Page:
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Recently I tried to solve a maximization integer programming problem using linear programming by flooring the max point - but got the wrong answer. I'm wondering if someone can explain mathematically why what I did is wrong. I have an underlying intuition but cannot express it mathematically.

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    $\begingroup$ In general there's just no reason to expect that rounding the solution to an optimization problem gives you a solution to the same optimization problem over the integers. The integer points among all points could be distributed in a very weird way (with respect to the function you're optimizing), e.g. avoiding all of the local optima. $\endgroup$ – Qiaochu Yuan Feb 2 '16 at 3:33
  • $\begingroup$ In general, there is actually to believe it does not. Integer programming is NP-Hard in general, while linear programming is in $\sf P$. $\endgroup$ – Clement C. Feb 2 '16 at 3:38
  • $\begingroup$ That's what I realize. It was a lack of thinking/understanding that brought me to doing this. That is why I'm trying to understand how to get the right solution. $\endgroup$ – theideasmith Feb 2 '16 at 3:39
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If your variables are integer, the constraints do not form a convex set. Indeed, if you just consider two integers, then all points between these integers are not part of the set, therefore it is not convex.

This has important consequences, as convexity is an important property in optimization: it guarantees that any local minimum is a global one. Loosing this property makes integer optimization harder.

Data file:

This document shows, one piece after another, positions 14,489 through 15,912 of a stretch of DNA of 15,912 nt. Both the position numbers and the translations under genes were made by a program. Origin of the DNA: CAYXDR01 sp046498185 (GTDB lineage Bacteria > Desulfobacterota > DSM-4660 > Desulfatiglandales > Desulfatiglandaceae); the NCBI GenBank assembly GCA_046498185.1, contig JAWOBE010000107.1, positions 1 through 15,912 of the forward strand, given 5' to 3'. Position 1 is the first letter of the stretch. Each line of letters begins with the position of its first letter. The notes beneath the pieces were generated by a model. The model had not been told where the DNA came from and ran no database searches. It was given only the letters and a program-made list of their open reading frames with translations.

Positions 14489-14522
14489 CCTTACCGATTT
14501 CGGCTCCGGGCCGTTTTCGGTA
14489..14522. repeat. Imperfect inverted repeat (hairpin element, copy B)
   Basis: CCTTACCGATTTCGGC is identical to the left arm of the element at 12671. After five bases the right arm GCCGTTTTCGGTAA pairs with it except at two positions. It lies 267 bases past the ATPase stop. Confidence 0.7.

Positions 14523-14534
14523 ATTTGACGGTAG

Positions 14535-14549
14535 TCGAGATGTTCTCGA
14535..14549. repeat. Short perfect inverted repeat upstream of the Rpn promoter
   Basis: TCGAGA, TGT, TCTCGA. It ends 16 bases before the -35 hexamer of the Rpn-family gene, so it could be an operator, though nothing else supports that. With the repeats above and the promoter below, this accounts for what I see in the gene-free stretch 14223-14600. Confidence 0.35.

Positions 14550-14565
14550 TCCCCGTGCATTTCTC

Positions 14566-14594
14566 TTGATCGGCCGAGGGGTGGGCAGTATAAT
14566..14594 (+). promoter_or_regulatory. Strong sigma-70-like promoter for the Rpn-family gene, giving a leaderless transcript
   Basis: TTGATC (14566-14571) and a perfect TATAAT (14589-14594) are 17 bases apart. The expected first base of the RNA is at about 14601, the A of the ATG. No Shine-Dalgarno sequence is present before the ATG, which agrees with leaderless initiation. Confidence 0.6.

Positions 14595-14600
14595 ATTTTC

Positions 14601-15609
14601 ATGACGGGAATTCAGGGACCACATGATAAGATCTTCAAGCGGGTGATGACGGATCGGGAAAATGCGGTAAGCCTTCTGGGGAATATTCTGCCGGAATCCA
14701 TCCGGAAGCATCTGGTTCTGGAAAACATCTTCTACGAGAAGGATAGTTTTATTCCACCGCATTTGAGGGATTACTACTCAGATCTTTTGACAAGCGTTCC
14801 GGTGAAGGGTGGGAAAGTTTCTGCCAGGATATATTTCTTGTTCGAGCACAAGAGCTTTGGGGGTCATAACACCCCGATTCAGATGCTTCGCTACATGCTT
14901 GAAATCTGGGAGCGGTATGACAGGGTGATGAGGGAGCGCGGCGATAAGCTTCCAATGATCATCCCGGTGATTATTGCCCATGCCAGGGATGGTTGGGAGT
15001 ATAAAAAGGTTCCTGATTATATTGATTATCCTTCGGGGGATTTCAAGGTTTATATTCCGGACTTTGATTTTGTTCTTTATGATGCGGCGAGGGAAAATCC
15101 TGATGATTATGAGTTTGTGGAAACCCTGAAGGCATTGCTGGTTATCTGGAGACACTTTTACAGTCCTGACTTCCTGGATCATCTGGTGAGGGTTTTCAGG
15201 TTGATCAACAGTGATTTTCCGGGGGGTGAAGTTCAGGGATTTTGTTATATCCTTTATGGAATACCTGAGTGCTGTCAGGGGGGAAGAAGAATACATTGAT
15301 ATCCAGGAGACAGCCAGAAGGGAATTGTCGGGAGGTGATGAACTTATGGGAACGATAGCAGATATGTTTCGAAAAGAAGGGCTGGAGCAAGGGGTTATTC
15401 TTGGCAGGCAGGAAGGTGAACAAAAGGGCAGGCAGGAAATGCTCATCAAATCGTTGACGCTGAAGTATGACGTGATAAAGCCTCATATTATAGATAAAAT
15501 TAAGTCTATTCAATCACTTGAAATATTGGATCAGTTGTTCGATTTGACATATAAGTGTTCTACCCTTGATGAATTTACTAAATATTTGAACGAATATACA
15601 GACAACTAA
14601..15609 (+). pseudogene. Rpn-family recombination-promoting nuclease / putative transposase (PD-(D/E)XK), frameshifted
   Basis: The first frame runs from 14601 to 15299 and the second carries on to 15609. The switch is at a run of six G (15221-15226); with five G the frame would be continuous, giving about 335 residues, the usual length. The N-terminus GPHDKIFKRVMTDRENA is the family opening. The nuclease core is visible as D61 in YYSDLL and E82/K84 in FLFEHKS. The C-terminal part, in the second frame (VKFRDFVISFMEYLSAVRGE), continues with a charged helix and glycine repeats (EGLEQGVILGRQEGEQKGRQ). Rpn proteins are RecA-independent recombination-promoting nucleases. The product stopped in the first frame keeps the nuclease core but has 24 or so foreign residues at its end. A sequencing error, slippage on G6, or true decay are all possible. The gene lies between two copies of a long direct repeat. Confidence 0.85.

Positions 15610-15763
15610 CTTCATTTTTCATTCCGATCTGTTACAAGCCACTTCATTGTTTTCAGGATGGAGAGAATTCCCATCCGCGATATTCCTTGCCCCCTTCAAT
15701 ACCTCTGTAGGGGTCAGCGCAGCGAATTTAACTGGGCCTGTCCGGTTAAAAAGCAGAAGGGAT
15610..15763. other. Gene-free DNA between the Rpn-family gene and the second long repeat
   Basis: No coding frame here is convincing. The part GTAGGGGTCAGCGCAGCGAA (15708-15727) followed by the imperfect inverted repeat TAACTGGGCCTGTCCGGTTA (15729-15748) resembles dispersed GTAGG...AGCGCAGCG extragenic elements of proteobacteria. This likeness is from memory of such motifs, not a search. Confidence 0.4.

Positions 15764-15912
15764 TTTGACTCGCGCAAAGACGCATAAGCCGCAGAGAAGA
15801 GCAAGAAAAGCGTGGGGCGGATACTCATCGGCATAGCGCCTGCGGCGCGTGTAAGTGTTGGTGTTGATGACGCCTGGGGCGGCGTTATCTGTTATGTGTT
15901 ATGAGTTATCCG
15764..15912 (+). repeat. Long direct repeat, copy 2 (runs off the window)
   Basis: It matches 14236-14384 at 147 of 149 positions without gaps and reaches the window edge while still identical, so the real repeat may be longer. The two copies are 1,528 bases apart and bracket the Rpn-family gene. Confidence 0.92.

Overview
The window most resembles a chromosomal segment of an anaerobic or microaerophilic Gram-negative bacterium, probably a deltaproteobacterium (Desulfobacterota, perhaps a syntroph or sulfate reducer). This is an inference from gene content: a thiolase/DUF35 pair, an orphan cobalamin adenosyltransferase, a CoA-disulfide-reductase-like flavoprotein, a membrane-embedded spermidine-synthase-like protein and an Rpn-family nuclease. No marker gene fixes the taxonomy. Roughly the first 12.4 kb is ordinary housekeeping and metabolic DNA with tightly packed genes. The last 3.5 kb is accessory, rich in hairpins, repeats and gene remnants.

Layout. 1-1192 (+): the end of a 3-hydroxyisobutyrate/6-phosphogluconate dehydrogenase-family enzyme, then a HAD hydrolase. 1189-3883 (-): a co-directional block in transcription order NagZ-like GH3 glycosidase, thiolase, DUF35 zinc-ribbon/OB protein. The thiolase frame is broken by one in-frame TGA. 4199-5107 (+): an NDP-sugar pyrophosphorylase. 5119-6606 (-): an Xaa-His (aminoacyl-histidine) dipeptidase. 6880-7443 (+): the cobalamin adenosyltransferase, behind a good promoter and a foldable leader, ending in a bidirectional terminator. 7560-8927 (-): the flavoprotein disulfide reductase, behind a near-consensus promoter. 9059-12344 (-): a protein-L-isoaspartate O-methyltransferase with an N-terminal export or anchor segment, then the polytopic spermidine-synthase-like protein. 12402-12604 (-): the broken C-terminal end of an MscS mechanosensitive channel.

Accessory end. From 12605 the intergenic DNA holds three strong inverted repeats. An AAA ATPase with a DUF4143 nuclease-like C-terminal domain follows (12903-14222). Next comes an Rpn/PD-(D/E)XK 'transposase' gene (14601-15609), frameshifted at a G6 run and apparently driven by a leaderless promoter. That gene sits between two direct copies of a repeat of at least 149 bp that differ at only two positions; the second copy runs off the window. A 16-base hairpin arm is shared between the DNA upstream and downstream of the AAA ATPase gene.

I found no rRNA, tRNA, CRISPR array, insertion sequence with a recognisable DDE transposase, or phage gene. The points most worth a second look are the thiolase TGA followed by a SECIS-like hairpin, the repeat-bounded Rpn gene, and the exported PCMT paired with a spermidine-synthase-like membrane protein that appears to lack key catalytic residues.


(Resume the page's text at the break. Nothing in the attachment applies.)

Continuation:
However, this difficulty can be delt with by showing that working on integers is equivalent to working on the convex hull of integers, which is convex. But integer programming remains NP-hard (no polynomial algorithm can solve an integer program), whereas linear programming is polynomial time computable.

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    $\begingroup$ I am not sure I understand your last paragraph -- what do you mean by "is equivalent" (in which sense?). Also, as a nitpick: NP-Hard does not mean that no poly-time algorithm exists (otherwise, we would have $\sf P\neq \sf NP$ proven). It just means we do not know any general poly-time algorithm to solve arbitrary integer programs, and strongly suspect there is none. $\endgroup$ – Clement C. Feb 2 '16 at 3:43
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    $\begingroup$ Yes, I agree with your comment regarding what NP-Hard means. You have perfectly clarified the point. By equivalent, I mean that optimizing over a set of integers or over its convex hull will give you the same solution. In other words, the optimal solution of an integer problem always lies on its convex hull (hence all the cutting planes methods which try to approximate the convex hull dynamically). $\endgroup$ – Kuifje Feb 2 '16 at 3:47

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